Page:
register-2Authorization header field involves mainly the response parameter which is the calculated checksum. The Cseq is 2 now since the request is considered new.

F4: 200 OK

If the authentication is success the server send 200 OK.

200ok1This way is the same way used in HTTP to authenticate the user. It is called WWW-authentication. There is another type of authentication used in SIP called Proxy-Authentication. Here the client receives 407 authentication challenge instead of 401.

Now other scenarios of the registration explained in the RFC 3665 will be easy to understand. Also other SIP Processes.

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SIP as Peer-to-Peer distributed system


In SIP we have user-agents (clients and servers) and control-servers. The user-agents handle the signaling and media. The control servers handle only the SIP signaling. Using control-servers in peer-to-peer model serves the purpose of having more control over the sip cloud and doing some sort of translation on SIP message level. Having control means offering more services to the customers and getting more money (Business).

So how this model (Peer to Peer with control servers) looks like ?

As we see in the figure below the user-agent A sends its call (SIP control messages not the media) through its proxy (The proxy which is responsible for user A). You can call it the home proxy or the outgoing proxy or the mom proxy (for fun).

Remember i can ask my mom to do something for me at home but it is not suitable to ask my neighbor to do it for me. You got it !!! More control by the home proxy.

So the SIP as peer-to-peer model is not pure peer-to-peer model for signaling but it is pure peer-to-peer model for media.

DNS lookup: Each proxy has the IP addresses of  its own registered users in its local database. SIP registration process is done before SIP call establishment. When the local proxy wants to route a call (SIP message) depending on the R-URI (Requested URI) it asks the DNS server about the IP address of the targeted domain and forward the call to the IP address returned from DNS server which is the IP address of the Ingoing proxy.

More Information: What does ”Peer-to-Peer Networking” mean?

Aliases in VOIP Systems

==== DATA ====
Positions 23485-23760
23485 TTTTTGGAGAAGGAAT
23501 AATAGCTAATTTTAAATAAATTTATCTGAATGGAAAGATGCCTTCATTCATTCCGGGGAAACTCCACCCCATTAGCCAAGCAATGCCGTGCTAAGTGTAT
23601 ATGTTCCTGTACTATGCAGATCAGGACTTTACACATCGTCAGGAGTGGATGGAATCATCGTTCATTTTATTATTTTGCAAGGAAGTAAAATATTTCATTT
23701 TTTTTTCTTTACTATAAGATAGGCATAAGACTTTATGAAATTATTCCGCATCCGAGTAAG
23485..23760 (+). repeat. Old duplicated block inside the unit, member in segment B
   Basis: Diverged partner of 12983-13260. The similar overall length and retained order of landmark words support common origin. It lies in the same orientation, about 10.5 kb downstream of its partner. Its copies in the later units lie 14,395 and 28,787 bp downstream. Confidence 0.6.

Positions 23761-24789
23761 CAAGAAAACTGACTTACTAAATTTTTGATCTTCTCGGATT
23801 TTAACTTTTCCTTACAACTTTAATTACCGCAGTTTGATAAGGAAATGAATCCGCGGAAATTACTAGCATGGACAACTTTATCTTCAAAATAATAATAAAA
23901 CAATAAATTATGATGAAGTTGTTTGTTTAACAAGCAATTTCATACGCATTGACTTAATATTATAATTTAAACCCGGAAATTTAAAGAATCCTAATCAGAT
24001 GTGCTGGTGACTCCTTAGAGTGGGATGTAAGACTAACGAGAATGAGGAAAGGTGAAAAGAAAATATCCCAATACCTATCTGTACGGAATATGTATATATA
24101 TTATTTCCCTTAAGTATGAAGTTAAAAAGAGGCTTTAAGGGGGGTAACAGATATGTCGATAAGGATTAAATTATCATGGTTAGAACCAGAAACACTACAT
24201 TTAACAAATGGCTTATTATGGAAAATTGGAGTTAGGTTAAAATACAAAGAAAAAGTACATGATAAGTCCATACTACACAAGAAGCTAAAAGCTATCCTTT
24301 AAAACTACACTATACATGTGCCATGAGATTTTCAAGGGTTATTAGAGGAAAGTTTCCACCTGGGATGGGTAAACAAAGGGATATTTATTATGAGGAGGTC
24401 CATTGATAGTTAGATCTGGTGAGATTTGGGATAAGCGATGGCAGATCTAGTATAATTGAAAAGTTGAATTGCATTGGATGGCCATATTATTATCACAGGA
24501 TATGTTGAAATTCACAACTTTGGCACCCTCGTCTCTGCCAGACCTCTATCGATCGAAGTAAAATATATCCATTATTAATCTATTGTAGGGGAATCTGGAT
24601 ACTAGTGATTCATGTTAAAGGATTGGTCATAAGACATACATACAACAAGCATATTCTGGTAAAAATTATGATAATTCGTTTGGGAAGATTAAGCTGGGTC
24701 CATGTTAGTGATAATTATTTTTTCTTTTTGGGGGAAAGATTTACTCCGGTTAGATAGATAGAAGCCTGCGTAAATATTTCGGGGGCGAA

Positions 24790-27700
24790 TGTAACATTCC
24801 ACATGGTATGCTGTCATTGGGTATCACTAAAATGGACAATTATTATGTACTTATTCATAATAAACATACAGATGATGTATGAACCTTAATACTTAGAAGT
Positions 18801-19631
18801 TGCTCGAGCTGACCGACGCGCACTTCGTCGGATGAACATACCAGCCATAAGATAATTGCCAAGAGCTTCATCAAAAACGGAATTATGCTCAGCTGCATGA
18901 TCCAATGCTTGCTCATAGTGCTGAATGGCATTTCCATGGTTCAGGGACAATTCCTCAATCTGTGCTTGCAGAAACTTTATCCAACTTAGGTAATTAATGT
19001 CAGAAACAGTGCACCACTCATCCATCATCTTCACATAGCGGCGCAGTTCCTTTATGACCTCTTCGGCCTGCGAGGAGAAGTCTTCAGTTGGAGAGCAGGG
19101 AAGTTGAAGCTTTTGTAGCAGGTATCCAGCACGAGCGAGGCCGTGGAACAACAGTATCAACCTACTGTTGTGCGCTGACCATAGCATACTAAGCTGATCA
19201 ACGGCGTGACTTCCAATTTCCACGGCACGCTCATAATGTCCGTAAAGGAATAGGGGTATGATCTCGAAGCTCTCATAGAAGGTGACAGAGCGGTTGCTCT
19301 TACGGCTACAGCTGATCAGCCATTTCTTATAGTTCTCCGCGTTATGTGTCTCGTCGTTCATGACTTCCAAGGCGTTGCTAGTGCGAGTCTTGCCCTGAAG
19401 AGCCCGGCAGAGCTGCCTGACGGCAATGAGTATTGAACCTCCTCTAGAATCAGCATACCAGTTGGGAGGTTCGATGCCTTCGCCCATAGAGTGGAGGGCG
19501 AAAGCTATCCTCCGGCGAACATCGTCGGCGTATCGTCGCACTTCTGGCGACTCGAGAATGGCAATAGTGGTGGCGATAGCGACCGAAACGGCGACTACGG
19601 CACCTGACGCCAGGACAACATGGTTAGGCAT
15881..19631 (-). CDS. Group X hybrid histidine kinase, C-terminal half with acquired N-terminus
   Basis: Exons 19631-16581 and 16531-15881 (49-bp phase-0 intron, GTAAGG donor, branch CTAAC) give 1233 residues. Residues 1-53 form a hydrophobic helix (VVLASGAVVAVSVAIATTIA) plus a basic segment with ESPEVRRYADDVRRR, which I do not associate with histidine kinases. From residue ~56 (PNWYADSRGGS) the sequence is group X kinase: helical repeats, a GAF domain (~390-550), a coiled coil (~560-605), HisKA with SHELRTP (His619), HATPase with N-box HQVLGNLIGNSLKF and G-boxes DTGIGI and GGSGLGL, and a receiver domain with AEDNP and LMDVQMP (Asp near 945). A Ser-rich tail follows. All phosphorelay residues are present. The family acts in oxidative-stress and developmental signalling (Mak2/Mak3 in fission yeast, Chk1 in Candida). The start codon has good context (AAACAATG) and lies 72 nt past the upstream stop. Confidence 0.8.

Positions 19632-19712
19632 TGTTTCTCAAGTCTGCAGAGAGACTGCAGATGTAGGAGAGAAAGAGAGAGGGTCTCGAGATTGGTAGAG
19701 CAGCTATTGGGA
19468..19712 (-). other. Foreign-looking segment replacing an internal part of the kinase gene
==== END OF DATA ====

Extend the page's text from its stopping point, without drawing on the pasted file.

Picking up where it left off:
Alias(General term): Not the real name. For example My real name is “Binan” as it is written in the civil registry. but you can call me “Beta” (alias) as people used to call. We see this in VOIP world and it is very useful when we don’t want to publish our real names. This gives very clever way to get this way of mapping between the real names and the aliases in the communication systems. The network nodes can do some sort of translation depending on some rules stored in the local database.


For example SIP proxy can store multiple SIP addresses for the same user: # Original-URI # Alias-URI # Alias-URI

The sip proxy does the translation of Alias-URI to Original-URI. This happens only by the proxy who is responsible for user (local user). The mapping between Alias-URI and Original-URI is stored in database. Both the username and the domain name in the URI can be aliased.

In OpenSIPS SIP server:

  • The alias’s module :
  • Database table name (default): dbaliases
  • The lookup is done on the R-URI (Requested URI).

Performance is better if memory caching is supported.

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Linux Standard Network Service


Stop and Disable The Network Manager

To disable the NetworkManager and replace it with the standard network service, check the status of Network Manager:

# systemctl status NetworkManager

If it is running you have to stop and disable it.

# systemctl stop NetworkManager

# systemctl disable NetworkManager

Interfaces’ Configuration Files

The configuration files of the interfaces are exist in the folder “/etc/sysconfig/network-scripts/” and the name of each configuration file has this form “ifcfg-X” where X is the name of the interface. My interface name is “p4p2″ so i must have a configuration file named as “ifcfg-p4p2″. please check the names of your interfaces and the names of the corresponding configuration files.

Now open the configuration file of each interface and check the line for interface name. For example i have this line for my interface “NAME=p4p2″ in the file “ifcfg-p4p2″. To automatically make the interface activated after booting, add this line to its configuration file “ONBOOT=yes”. If the access point uses DHCP, write BOOTPROTO=”dhcp” instead of static.

Note: If the interface configuration file name is not same as the name of the interface, simply change it. The same for the interface name inside the configuration file and other parameters.

Example of Configuration File

Ethernet Interface “p4p1”, Configuration File: “/etc/sysconfig/network-scripts/ifcfg-p4p1”


Enable & Start The Standard Network Service

Take all interfaces down. For example to take the interface p4p2 down, execute “ifdown p4p2“.

Now we can start and enable the standard network service:

# systemctl enable network

# systemctl start  network

Type “systemctl status network” to check the status of the network service and “ifconfig” to check the interfaces state.